Roth or Regular IRA: Which is best for me?           

Now that the kids are out on their own, I finally have extra money to set aside for retirement. I just don’t know where to put it. I’ll be 50 years old this year and I want to invest all I can in IRAs during my final 15 or so years of work. Which should I choose? Roth IRA or regular IRA?

You don’t have to make a choice. It’s possible to contribute to both Roth and regular Independent Retirement Accounts (IRAs), as long as you follow guidelines for both. A couple of important things to consider include 1)Tax advantages and 2) Income restrictions. Here are a few differences between regular and Roth IRAs in those areas :                                                                                                                                                                   

Requirements        Roth IRA__________________________ Regular IRA__________________

 Income eligibility       Must have US earned income. May contribute if adjusted gross income does not exceed income limits.    Must have US earned income. No income limit restrictions on amounts of contributions.      
Tax Deductibility  Roth IRA contributions are made after you pay taxes, so they are not tax deductible. The amount of money you can contribute to a Roth is based on your adjusted gross income (AGI) and your tax return filing status.Contributions made before paying taxes. Deductibility depends on your income, filing status, and whether or not you and your spouse are covered by a retirement plan at work.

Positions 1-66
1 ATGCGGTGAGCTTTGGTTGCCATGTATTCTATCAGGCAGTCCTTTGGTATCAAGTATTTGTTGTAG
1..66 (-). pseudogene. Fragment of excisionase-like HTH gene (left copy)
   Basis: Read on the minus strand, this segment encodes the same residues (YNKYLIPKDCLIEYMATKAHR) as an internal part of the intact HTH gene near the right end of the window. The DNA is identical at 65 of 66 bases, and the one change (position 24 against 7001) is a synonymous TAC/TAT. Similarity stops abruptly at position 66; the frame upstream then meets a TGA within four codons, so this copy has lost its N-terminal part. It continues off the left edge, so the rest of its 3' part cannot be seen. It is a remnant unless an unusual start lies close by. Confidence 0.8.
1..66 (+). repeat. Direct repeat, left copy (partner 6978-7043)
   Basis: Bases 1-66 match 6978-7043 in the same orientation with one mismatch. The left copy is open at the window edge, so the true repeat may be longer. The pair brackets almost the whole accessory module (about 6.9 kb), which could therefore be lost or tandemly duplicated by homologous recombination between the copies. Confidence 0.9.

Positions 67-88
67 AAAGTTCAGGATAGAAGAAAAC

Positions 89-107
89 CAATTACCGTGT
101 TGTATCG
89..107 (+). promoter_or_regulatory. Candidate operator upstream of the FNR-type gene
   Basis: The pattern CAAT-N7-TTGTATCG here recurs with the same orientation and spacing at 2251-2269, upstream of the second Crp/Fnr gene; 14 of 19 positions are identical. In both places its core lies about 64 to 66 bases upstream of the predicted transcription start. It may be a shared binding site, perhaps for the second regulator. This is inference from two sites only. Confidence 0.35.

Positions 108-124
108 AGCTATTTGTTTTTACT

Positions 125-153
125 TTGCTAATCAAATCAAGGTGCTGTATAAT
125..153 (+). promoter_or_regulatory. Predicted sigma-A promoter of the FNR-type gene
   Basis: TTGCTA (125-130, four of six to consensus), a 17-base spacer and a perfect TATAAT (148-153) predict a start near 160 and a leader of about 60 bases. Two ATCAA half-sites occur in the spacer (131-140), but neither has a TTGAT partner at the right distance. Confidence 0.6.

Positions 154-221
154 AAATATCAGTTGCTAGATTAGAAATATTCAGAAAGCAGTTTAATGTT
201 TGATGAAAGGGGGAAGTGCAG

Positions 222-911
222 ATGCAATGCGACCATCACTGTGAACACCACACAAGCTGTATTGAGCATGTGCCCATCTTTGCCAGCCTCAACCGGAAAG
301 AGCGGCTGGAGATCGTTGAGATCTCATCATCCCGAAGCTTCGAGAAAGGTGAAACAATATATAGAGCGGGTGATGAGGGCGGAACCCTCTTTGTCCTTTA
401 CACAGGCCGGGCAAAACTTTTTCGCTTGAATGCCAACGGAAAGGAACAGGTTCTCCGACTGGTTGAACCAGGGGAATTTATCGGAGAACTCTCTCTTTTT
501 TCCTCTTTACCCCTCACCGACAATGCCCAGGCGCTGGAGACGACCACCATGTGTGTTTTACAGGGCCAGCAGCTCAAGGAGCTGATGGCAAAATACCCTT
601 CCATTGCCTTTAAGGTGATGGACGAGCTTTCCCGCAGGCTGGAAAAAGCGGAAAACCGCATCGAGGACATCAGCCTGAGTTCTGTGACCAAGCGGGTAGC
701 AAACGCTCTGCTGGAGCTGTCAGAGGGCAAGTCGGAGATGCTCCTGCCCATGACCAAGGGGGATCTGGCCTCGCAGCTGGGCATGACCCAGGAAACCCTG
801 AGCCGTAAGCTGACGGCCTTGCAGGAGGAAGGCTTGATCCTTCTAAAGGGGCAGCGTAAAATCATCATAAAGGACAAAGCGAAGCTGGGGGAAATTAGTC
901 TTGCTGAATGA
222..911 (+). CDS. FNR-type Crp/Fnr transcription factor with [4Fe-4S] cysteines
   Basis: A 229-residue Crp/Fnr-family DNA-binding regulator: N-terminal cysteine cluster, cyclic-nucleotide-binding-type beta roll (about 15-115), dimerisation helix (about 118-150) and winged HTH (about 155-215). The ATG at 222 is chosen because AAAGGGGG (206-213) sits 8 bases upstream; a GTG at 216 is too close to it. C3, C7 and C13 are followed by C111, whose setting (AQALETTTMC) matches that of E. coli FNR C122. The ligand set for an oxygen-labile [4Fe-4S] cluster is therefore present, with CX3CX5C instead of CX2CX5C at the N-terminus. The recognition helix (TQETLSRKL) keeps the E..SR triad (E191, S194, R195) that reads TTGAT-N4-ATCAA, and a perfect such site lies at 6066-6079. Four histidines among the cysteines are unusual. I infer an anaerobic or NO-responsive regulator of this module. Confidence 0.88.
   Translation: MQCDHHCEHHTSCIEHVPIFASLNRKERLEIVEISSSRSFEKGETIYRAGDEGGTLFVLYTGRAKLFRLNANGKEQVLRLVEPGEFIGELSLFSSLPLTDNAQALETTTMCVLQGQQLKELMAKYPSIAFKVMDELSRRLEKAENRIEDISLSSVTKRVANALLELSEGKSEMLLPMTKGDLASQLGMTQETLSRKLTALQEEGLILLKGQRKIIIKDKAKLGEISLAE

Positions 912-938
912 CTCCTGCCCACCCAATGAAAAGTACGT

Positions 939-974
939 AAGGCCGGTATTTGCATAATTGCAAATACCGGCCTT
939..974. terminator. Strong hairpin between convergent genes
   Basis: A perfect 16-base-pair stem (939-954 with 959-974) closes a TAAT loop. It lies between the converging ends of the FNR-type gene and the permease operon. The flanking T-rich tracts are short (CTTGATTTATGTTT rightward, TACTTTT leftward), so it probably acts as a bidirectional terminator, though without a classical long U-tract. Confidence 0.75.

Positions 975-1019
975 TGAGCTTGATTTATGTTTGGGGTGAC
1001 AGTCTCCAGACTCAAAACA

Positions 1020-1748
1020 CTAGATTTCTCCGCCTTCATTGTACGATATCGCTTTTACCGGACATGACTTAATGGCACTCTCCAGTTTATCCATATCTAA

Withdrawals       Not taxed or penalized for withdrawing contributions and earnings – unless your Roth IRA account isn’t at least five years old or you’re not 59½ years old. and  or you’re not yet over age 59 ½. And unlike with Traditional IRAs, the IRS doesn’t require the original account holder of a Roth to take any required minimum distributions (RMDs) when they reach age 72. You control when you want to withdraw your money. If you don’t need the money in your Roth, you can leave it alone and it may continue to be tax-free – as will any potential growth.    Withdraw anytime,  but deductible contributions are taxable and subject to penalties if withdrawn before age 59 ½.        
Withdrawal exceptions  Text Box: Tax-free and penalty-free if taken at least 5 years after the year of your first contribution and you've reached age 59½, or become totally disabled, died or meet the requirements for first-time home purchase.

Text Box: Taxable if withdrawn before age 59½ and generally subject to penalties as well    

For further details on Roth IRAs vs. Regular IRAs, contact Ron VanSuksum, AAM LLC, 616-531-5220.

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